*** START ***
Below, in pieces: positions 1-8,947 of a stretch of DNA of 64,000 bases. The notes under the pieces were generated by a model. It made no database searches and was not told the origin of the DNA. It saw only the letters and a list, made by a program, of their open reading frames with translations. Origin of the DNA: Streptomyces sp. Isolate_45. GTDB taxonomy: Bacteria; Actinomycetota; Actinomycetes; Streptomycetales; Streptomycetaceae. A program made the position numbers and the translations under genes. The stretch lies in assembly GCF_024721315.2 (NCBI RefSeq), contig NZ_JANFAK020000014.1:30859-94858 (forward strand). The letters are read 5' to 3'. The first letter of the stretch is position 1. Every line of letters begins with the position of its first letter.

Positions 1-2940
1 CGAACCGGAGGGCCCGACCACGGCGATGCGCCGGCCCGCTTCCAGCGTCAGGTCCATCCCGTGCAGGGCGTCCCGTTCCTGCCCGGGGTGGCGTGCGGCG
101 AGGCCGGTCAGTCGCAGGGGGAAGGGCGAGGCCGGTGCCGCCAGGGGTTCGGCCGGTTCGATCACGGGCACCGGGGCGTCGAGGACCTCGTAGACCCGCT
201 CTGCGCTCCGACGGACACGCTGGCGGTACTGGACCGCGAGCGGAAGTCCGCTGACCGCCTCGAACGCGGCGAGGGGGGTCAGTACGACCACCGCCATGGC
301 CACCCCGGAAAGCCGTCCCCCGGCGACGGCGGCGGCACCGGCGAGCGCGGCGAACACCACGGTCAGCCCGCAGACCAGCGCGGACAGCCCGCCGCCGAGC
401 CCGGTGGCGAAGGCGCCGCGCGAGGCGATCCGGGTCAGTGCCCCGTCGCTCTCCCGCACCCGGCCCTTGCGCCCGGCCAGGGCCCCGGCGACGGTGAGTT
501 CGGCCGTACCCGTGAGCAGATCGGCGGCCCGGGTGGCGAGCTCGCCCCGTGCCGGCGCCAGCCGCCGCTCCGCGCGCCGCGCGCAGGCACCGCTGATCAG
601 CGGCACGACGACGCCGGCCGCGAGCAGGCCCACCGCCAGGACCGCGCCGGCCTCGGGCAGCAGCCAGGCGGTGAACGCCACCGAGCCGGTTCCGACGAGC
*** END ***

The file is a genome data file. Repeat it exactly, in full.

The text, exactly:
Below, in pieces: positions 1-8,947 of a stretch of DNA of 64,000 bases. The notes under the pieces were generated by a model. It made no database searches and was not told the origin of the DNA. It saw only the letters and a list, made by a program, of their open reading frames with translations. Origin of the DNA: Streptomyces sp. Isolate_45. GTDB taxonomy: Bacteria; Actinomycetota; Actinomycetes; Streptomycetales; Streptomycetaceae. A program made the position numbers and the translations under genes. The stretch lies in assembly GCF_024721315.2 (NCBI RefSeq), contig NZ_JANFAK020000014.1:30859-94858 (forward strand). The letters are read 5' to 3'. The first letter of the stretch is position 1. Every line of letters begins with the position of its first letter.

Positions 1-2940
1 CGAACCGGAGGGCCCGACCACGGCGATGCGCCGGCCCGCTTCCAGCGTCAGGTCCATCCCGTGCAGGGCGTCCCGTTCCTGCCCGGGGTGGCGTGCGGCG
101 AGGCCGGTCAGTCGCAGGGGGAAGGGCGAGGCCGGTGCCGCCAGGGGTTCGGCCGGTTCGATCACGGGCACCGGGGCGTCGAGGACCTCGTAGACCCGCT
201 CTGCGCTCCGACGGACACGCTGGCGGTACTGGACCGCGAGCGGAAGTCCGCTGACCGCCTCGAACGCGGCGAGGGGGGTCAGTACGACCACCGCCATGGC
301 CACCCCGGAAAGCCGTCCCCCGGCGACGGCGGCGGCACCGGCGAGCGCGGCGAACACCACGGTCAGCCCGCAGACCAGCGCGGACAGCCCGCCGCCGAGC
401 CCGGTGGCGAAGGCGCCGCGCGAGGCGATCCGGGTCAGTGCCCCGTCGCTCTCCCGCACCCGGCCCTTGCGCCCGGCCAGGGCCCCGGCGACGGTGAGTT
501 CGGCCGTACCCGTGAGCAGATCGGCGGCCCGGGTGGCGAGCTCGCCCCGTGCCGGCGCCAGCCGCCGCTCCGCGCGCCGCGCGCAGGCACCGCTGATCAG
601 CGGCACGACGACGCCGGCCGCGAGCAGGCCCACCGCCAGGACCGCGCCGGCCTCGGGCAGCAGCCAGGCGGTGAACGCCACCGAGCCGGTTCCGACGAGC